SEATTLE — Don James, one of the most beloved figures in the proud history of University of Washington football, died Sunday after a battle with pancreatic cancer. He was 80 years old.
James set the standard for success for the program as the Huskies’ coach from 1975 to 1992. He remains the Huskies’ winningest head coach in the program’s 128-year history, with a 153-57-2 overall record in 18 seasons. James orchestrated the Huskies’ perfect season in 1991, culminating in a 34-14 victory over Michigan in the Rose Bowl that gave Washington a 12-0 record and a share of the national championship with Miami.
A disciplinarian with an acute attention to detail, James was affectionately nicknamed “The Dawgfather.” He was respected and feared by his players and opponents alike. Former players and colleagues describe him as a tough, humble man who was revered throughout college football as one of the game’s best coaches. He was inducted into the College Football Hall of Fame in 1997, four years after retiring in protest of what he believed were unjust sanctions handed down by the Pacific-10 Conference against the Washington program. The Huskies’ accomplishments on the football field are now judged on the glory days of the Don James Era.
James led Washington to 15 bowl games in 18 years, winning 10 of them, including four Rose Bowls. He retired in 1993 as the most successful coach in the then-Pacific-10 Conference, with 97 victories, 38 losses and two ties.
“We’ll honor him every way we can,” current UW coach Steve Sarkisian said. “But the best thing we can do is embody the characteristics that he possesses, and that’s our toughness, mental and physical toughness, and then play a brand of football that he instilled here for decades.”
In a 1982 interview, James described his approach in recruiting players to Washington: “The players we go after are all one kind,” he said. “They are good hitters who are also good people.”
James had begun chemotherapy treatment in September for a malignant tumor on his pancreas. He is survived by his wife, Carol—who, like her husband, grew up in Massillon, Ohio—and their three grown children, Jeff, Jill and Jeni.
James was born Dec. 31, 1932 as the third of four sons. Their father was a bricklayer in the football hotbed of Massillon.
James played quarterback and defensive back for two state championship teams at Washington High School. He accepted a scholarship to play quarterback at Miami (Fla.), where he set five passing records.
He was named the team’s top scholar-athlete before graduating from Miami in 1954. He was commissioned as Second Lieutenant in the U.S. Army, serving two years before resuming his studies at the University of Kansas, where he also served as the Jayhawks’ freshman football coach. In 1957, he graduated from Kansas with a master’s degree in education.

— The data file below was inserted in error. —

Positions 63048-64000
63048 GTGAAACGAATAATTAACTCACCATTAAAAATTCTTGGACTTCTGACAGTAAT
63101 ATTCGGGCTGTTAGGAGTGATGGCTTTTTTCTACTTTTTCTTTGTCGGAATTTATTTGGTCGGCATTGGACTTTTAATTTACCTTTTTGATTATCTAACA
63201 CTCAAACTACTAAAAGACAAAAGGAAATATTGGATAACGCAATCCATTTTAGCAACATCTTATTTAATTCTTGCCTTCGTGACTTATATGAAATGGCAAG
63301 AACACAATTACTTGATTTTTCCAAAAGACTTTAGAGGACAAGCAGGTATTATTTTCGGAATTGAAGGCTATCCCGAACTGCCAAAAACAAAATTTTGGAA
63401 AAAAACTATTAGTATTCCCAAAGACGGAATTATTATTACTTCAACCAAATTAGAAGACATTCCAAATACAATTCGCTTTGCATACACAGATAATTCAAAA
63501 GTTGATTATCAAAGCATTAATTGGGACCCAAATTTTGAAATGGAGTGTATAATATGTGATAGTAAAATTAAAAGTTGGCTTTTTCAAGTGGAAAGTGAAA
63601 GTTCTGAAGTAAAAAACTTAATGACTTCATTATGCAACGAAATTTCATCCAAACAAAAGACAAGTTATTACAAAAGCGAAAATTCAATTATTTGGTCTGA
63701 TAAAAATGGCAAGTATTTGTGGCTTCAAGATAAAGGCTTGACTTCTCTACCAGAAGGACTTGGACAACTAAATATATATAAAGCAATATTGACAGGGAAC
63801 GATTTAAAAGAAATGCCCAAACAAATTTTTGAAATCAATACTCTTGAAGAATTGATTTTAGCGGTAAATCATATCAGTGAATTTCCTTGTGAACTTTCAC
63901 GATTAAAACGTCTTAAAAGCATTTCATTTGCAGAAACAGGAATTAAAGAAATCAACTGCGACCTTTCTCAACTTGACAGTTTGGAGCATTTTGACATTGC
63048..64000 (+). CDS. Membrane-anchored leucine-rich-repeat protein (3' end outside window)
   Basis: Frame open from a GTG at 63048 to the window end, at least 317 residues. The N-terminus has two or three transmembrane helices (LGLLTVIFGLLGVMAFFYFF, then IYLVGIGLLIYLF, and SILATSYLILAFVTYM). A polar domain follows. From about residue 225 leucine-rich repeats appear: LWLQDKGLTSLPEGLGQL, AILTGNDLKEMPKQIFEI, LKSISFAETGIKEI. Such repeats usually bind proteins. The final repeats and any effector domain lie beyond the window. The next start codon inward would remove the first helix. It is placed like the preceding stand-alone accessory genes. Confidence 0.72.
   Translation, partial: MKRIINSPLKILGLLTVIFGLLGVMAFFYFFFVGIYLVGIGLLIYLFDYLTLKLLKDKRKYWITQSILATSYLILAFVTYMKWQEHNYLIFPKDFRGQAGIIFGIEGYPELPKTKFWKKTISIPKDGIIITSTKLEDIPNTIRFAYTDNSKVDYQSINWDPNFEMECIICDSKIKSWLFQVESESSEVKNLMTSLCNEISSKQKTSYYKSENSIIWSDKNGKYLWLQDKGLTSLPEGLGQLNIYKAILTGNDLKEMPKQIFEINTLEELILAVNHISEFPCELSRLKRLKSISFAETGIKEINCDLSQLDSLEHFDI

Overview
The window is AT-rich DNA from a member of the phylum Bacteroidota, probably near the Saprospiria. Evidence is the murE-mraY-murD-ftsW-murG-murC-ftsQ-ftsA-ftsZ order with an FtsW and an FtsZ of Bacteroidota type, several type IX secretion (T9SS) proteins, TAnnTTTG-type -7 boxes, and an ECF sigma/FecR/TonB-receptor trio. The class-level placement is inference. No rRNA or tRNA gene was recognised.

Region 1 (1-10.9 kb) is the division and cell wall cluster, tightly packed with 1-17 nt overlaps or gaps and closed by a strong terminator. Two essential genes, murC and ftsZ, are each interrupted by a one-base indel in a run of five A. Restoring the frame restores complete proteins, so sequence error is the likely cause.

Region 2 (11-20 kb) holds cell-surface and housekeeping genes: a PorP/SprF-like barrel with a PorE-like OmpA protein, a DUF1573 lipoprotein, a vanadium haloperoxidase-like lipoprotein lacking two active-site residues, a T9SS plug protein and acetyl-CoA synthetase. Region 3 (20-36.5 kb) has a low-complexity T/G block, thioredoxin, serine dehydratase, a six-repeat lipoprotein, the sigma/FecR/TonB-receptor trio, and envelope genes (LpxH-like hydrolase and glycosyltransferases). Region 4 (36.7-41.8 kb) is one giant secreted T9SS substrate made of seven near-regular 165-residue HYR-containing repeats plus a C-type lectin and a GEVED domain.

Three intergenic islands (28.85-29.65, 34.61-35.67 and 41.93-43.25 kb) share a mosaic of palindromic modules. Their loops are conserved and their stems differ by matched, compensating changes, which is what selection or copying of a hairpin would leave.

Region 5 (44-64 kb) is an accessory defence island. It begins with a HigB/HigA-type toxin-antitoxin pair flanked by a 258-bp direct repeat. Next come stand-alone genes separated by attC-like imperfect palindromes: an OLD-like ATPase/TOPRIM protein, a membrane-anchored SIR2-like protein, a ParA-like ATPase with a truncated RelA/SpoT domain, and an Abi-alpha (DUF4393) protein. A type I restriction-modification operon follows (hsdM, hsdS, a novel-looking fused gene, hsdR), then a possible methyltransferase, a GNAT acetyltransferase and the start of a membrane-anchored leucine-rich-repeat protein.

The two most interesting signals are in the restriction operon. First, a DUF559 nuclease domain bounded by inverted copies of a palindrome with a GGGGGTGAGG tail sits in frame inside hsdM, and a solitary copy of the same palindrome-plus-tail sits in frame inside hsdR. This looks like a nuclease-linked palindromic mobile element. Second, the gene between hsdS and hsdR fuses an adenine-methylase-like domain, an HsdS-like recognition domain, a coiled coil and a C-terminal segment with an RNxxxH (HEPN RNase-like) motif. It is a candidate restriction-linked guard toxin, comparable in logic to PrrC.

He returned to Miami and became the coach football and basketball at Southwest High School. In 1959, he was hired as an assistant football coach at Florida State, and in his four seasons as defensive coordinator, the Seminoles recorded 13 shutouts from 1962-65.
He then served as the head defensive coach at Michigan for two seasons before joining the Colorado staff in the same role.
In 1971, Kent State athletic director Mike Lude gave James his first college head-coaching job. In his first game, James led the Golden Flashes to a 21-10 upset of North Carolina State, with a Kent State roster that included future Hall of Fame linebacker Jack Lambert, current Alabama coach Nick Saban and current Missouri coach Gary Pinkel. That team won the first and only Mid-American Conference championship in Kent State history.
It didn’t take long for James to build a winner at Washington. James’ first two UW teams went a combined 11-11, but by 1977 the Huskies won the Pacific-8 Conference championship and beat Michigan, 27-20, in the Rose Bowl—the Huskies’ first Rose Bowl victory since 1961. Washington had a winning record in every season under James after that, rising to No. 1 in the nation in the wire-service polls for seven straight weeks during the 1982 season.
The 1984 UW team finished 11-1, with a victory over Oklahoma in the Orange Bowl, and was ranked No. 1 in the season’s final poll by The Football News and the Chicago Tribune. In the 1980s, UW won more games, 84, than any other Pacific-10 team.
In 1992, James led UW to its third consecutive Rose Bowl berth, where the Huskies lost to a rematch to Michigan, 38-31. It was the last game James would coach.
On perhaps the darkest day for Washington football—Aug. 23, 1993 — the Pacific-10 Conference announced a two-year bowl ban and scholarship reductions after a scandal involving several UW players receiving money for little or no work done in Los Angeles.
James resigned the same day.
“We had done so much for the league,” James told The Seattle Times in a 2006 interview, “and rather than regard us as family, they went after us because we were so good. It wasn’t the NCAA. It was the Pac-10 and our administration.”
James was succeeded by Jim Lambright, a longtime Huskies assistant.
He spent much of his life with Carol in retirement in Palm Desert, Calif., on the edge of two Arnold Palmer golf courses.